Timothy Ho assumes the role of N-12 Music Program Coordinator

Jackson Feigin and Adam Frommer

Assuming the new role of N-12 Music Program Coordinator, Timothy Ho aims to implement a more cohesive, improved music curriculum at the school, in hopes of enhancing the musical education of students across all divisions.

Before this year, there was nobody to coordinate the music curriculum and keep it consistent, he said.

In the Lower Division (LD), the students tend to learn more about music history instead of how to read music and sing, which creates a stark contrast moving into the middle school, Logan Scharlatt (6) said.

“We know what a second grader should be learning in English, we know what an 11th grader should be doing in history, but what does a fourth grader do in music?” Ho said.

Just like with other academic subjects, there are national standards for what music concepts students should know by certain grade levels set by state organizations that most schools follow.

“If the school is going to be a competitive school on every front including music, we really need to have a thought out curriculum and figure out what our teachers are doing or not doing that are in line with the national standard,” Ho said.

The immediate plan is to assess all of the teaching abilities and skills of the faculty and then use their skills to craft a comprehensive music program that adheres to the national standards of teaching, he said.

“Right now, there is some room to improve,” Ho said.

According to Valentina Perez-Merlo (6), the way that the LD teaches music isn’t as exciting as the Middle Division (MD) methods of teaching, which deters people from taking music classes.

Even though Nic Moreira (10) believes that the LD prepared him for his music classes in the MD, having instruments embedded into the curriculum would have made the transition smoother because of the array of instruments used in the Middle and Upper schools, he said.

LD music teacher Cheryl Martin has spoken with Ho about their shared desire to build a LD curriculum which will prepare students for the challenges of MD classes and ensembles, Martin said.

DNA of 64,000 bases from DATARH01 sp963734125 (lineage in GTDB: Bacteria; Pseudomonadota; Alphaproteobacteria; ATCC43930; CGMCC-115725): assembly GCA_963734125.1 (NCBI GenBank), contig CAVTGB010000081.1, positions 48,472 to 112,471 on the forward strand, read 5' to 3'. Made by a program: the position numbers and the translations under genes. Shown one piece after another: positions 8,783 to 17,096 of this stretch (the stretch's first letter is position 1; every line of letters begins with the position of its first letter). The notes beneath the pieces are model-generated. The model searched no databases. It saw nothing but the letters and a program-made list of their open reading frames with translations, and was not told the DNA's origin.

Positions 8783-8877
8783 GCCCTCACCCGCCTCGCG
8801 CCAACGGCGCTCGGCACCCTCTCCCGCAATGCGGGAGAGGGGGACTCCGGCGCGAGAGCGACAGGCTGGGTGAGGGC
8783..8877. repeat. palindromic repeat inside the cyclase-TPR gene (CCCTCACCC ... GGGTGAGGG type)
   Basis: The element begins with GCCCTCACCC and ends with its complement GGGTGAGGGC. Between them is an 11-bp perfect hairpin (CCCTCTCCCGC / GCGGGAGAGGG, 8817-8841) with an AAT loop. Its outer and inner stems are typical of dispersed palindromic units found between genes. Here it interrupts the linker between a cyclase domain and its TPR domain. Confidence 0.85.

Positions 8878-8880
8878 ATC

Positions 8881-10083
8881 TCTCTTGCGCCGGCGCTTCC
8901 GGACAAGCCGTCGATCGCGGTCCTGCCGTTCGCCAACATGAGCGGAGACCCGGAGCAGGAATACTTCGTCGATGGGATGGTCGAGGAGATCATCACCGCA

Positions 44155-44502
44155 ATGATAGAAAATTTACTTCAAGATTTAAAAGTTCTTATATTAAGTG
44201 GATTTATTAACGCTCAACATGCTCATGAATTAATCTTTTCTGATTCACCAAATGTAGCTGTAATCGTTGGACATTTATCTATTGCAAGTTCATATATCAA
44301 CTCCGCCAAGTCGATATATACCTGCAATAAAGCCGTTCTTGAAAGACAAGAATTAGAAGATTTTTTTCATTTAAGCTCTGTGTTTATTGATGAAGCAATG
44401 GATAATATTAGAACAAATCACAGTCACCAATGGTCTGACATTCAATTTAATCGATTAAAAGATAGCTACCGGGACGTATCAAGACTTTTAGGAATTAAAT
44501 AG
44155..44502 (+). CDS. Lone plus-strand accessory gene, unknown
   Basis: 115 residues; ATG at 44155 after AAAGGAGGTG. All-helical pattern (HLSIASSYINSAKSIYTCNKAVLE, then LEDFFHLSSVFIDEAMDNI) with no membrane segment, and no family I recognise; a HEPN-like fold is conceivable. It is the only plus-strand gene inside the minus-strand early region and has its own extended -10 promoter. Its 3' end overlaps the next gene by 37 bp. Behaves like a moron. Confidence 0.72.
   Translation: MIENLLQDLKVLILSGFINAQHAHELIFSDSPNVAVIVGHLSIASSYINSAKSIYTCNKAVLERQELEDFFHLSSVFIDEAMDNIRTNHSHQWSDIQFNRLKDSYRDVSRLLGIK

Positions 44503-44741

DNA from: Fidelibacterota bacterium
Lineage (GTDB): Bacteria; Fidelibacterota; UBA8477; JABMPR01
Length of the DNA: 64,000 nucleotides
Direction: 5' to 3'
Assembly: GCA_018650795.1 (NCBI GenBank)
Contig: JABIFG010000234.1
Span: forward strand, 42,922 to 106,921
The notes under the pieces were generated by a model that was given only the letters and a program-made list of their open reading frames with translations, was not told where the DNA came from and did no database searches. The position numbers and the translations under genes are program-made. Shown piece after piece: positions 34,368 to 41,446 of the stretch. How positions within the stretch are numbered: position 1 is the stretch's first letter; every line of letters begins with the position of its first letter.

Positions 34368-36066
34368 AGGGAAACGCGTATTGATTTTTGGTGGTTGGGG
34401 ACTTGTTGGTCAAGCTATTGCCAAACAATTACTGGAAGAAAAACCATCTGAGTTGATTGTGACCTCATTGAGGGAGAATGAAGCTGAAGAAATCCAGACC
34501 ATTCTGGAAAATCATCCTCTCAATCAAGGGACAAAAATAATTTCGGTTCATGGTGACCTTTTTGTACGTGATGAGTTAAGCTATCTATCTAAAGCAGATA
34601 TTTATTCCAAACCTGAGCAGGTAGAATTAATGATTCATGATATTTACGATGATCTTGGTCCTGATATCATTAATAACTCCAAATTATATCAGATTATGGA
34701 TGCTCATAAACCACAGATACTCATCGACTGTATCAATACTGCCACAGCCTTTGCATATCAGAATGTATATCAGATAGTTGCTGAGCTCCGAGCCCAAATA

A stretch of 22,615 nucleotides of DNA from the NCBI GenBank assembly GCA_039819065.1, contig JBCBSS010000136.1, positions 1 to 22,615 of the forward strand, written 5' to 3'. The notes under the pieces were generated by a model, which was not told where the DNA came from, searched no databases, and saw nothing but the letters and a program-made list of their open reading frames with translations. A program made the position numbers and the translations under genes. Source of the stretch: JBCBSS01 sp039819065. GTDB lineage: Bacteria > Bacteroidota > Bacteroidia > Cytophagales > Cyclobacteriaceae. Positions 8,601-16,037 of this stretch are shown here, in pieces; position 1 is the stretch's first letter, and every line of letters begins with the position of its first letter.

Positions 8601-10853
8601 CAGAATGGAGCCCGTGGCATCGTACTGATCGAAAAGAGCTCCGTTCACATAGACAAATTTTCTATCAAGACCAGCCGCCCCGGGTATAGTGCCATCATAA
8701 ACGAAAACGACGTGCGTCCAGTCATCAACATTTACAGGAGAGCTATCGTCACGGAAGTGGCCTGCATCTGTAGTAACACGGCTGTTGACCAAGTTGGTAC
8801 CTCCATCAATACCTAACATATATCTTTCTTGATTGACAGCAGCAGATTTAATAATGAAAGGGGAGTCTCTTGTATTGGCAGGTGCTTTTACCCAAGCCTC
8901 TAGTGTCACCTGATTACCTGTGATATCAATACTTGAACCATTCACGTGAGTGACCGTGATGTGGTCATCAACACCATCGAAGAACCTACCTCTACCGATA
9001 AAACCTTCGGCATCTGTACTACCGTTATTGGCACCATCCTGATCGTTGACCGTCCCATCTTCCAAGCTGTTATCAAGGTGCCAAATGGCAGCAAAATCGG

“All of [the teaching styles] are great, but we don’t have one single system,” Ho said.

With the objective of refining the program, Ho hopes to have all the large changes implemented by the time that the New York Association of Independent Schools (NYAIS) assesses the school next year. Every few years, independent schools that belong to the NYAIS have to write a report presenting the school’s educational standards and curriculum, including those of the Music Department, Ho said.

Knowing that the school is assessed and given feedback by a national organization every few years helps the Music Department understand where it is in its own evolution, he said. Having a date during which the school presents itself allows for a time of reflection and rethinking, he said.

“It is meant to be a mirror to what we are doing,” Ho said.

Ho said that his goal is to ensure that the school’s Music Department aligns with the national standards by the time of the accreditation.

“What has happened is we have a really big, robust middle school and high school music program, and I would love to see that extend all the way through,” Ho said.

For instrumental ensembles, having a sense of continuity for the kids, so that the kids are prepared for what is coming up, makes the program stronger everywhere, UD and MD Music Teacher Nathan Hetherington said.

The ultimate goal is to raise the level [of material in] the Music Department and to give students a better music education, Ho said.

“The stronger the fundamentals you get when you are a young instrumentalist, the more confidence you are going to get when you are older and the music is more complicated,” Hetherington said.

“I am very excited with the idea of continuing to work with Lower and Nursery now that we know this is set, to continue to grow their program,” Ho said.